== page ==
One of the most educational aspects of learning to garden is learning what the plant part of a vegetable looks like. Unless you grow your own vegetables, you may have NO idea what the leaves of a zucchini plant or a tomato plant or broccoli actually look like.
Now, ideally, you'd plant your veggies in nice neat rows, carefully labeled, so that when things DO start sprouting, you can pretty much figure it out because you have several plants all in a row that look the same. That's how I figured out what broccoli looks like, or the carrots (although carrots are pretty easy, since you can often buy them with the tops still on at the store).
But, let's say you had, oh, chickens. Chickens who, despite your best efforts, get past your barriers and into your garden.
[editor's note: well, "best efforts" is an exaggeration. It was a haphazard effort at best. Just face it, you were outsmarted by a chicken.]
Those said chickens could then scatter your poor seeds all over the place and eat up most of them. Surveying the devastation, you assume its all over; that there's nothing left to sprout. So a few weeks later, when you start to see three or four strong green plants with thick dark green leaves you think, hmm. Did I plant that? Or are they weeds?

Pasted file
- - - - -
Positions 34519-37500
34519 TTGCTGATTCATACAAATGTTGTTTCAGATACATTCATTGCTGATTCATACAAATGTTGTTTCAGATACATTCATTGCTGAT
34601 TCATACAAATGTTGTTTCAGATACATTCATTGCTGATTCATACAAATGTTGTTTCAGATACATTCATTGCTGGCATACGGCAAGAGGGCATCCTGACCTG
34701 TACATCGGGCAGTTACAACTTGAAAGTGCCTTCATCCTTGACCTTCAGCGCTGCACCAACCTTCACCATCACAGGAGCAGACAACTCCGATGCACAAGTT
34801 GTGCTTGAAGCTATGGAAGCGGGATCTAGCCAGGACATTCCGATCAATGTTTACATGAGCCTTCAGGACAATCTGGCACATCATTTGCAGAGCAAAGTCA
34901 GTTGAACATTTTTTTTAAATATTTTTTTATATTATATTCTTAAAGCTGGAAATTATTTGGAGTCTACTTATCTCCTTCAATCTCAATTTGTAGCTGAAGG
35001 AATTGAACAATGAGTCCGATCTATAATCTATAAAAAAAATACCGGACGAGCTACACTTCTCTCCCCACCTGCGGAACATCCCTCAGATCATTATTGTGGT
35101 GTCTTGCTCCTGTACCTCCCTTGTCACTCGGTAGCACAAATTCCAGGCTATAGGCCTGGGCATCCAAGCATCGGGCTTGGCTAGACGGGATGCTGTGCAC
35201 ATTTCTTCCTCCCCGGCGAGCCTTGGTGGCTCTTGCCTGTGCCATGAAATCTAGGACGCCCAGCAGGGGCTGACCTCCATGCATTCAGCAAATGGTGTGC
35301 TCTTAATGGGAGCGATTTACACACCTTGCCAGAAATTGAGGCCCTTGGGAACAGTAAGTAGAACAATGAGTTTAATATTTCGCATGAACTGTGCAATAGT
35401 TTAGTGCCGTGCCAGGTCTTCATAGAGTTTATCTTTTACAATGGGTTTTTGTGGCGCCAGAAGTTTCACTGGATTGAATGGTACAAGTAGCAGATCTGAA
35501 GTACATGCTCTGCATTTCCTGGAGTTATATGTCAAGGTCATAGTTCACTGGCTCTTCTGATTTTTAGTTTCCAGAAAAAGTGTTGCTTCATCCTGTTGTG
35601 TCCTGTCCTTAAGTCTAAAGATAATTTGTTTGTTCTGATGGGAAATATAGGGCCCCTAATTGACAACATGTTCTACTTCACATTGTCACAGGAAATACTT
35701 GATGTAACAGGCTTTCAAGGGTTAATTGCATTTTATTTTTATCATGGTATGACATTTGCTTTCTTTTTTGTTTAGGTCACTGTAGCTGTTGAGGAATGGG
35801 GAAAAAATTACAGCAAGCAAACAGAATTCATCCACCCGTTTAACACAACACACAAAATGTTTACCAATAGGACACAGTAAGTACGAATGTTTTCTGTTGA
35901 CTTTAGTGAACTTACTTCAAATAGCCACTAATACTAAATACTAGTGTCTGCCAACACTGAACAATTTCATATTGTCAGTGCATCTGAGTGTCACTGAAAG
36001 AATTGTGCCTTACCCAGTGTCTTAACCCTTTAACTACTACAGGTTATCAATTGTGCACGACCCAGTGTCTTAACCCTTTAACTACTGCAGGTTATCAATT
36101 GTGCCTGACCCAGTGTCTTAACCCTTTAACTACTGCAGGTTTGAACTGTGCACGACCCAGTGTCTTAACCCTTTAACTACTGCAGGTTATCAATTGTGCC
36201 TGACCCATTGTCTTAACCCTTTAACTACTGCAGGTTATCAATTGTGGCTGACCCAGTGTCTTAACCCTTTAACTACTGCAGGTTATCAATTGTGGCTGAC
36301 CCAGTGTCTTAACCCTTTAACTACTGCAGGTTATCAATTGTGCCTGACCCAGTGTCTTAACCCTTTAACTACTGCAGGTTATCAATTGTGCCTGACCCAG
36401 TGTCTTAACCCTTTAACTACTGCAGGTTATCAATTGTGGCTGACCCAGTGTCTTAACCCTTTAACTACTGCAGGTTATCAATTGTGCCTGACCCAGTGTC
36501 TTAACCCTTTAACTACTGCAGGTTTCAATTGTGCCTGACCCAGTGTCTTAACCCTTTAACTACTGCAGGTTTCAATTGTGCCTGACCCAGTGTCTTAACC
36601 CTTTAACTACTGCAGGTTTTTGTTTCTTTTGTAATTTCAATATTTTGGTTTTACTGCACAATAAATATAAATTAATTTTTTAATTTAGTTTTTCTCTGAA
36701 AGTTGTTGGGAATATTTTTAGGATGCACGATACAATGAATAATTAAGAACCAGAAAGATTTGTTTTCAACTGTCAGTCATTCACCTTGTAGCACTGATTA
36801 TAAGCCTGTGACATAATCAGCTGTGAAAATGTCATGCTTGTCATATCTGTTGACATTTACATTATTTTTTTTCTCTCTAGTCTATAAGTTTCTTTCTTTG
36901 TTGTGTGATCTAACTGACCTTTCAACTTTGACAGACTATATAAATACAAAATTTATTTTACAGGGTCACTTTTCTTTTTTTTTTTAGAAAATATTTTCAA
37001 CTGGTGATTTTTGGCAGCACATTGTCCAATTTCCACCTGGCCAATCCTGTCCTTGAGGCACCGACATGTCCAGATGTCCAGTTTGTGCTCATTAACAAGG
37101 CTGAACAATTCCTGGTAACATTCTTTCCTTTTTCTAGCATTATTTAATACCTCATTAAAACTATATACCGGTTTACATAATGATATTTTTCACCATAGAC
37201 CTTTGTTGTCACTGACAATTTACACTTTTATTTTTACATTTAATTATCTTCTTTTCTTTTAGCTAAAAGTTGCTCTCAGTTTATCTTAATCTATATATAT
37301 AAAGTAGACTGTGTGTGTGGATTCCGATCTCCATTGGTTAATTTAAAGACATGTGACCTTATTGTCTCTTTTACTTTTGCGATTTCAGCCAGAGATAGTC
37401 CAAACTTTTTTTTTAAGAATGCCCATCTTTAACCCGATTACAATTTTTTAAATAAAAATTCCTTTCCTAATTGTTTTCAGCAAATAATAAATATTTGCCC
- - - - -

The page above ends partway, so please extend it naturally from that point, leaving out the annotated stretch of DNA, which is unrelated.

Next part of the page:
You decide to watch it for a few more days, and soon, they look like this:
You stare at the plants for a few minutes. They are sort of haphazardly sprinkled around the raised beds. They are definitely not broccoli. Not any sort of lettuce either..and definitely not carrots.
They have to be a weed. So you give one a good yank. Boy its in there good! But you pull harder, and finally up it comes.
The potato you had shoved into the dirt optimistically several weeks ago, and forgot about. Back then it was in a nice neat row. Drat.
So you shove it back down in the dirt and hope it gives you another chance. Or at least, a couple of baby potatoes before its time to plant the tomatoes.
Assuming, that is, that the chickens don't find it first.